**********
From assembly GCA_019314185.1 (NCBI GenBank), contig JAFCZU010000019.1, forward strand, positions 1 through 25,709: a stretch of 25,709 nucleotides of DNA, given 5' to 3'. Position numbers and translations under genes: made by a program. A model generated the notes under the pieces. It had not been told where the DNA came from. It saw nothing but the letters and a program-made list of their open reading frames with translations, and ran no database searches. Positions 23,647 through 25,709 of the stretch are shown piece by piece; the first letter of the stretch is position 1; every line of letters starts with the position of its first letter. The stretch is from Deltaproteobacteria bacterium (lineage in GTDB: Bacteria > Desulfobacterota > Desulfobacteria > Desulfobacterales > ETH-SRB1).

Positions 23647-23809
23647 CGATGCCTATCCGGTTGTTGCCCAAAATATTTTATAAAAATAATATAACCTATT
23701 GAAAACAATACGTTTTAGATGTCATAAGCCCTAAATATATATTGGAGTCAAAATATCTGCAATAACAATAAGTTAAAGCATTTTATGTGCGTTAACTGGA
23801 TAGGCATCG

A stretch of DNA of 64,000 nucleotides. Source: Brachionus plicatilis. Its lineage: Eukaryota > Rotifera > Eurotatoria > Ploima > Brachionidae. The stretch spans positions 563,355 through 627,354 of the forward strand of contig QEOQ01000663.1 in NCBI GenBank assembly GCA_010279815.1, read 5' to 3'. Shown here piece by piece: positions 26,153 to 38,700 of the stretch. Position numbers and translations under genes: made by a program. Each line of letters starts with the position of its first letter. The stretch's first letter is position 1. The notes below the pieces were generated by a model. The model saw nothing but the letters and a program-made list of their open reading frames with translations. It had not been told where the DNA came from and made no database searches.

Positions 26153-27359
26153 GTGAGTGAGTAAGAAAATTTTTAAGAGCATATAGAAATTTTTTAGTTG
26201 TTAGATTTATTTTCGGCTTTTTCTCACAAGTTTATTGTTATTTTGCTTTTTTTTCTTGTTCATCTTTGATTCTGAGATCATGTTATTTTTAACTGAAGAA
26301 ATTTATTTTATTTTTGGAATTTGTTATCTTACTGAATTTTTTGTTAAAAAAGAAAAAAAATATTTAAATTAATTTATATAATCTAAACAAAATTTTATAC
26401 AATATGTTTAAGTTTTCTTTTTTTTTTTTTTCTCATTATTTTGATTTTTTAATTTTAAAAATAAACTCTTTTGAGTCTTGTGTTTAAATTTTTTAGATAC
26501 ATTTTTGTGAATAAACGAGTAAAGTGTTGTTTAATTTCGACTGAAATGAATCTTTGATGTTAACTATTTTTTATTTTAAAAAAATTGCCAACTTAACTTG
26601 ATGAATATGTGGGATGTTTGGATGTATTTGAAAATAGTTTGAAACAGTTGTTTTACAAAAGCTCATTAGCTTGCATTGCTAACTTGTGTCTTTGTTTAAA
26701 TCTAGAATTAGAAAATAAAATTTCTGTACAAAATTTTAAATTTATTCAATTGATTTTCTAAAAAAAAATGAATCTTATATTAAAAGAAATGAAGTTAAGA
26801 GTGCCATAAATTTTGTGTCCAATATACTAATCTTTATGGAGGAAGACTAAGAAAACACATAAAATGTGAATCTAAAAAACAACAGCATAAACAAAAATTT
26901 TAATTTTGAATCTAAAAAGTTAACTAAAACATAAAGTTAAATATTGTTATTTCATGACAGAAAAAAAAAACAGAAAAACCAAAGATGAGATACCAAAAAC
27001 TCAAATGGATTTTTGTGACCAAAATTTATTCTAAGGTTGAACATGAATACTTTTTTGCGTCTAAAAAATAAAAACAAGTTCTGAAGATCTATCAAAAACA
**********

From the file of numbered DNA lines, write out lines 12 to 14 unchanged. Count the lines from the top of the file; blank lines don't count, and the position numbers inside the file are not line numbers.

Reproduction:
26501 ATTTTTGTGAATAAACGAGTAAAGTGTTGTTTAATTTCGACTGAAATGAATCTTTGATGTTAACTATTTTTTATTTTAAAAAAATTGCCAACTTAACTTG
26601 ATGAATATGTGGGATGTTTGGATGTATTTGAAAATAGTTTGAAACAGTTGTTTTACAAAAGCTCATTAGCTTGCATTGCTAACTTGTGTCTTTGTTTAAA
26701 TCTAGAATTAGAAAATAAAATTTCTGTACAAAATTTTAAATTTATTCAATTGATTTTCTAAAAAAAAATGAATCTTATATTAAAAGAAATGAAGTTAAGA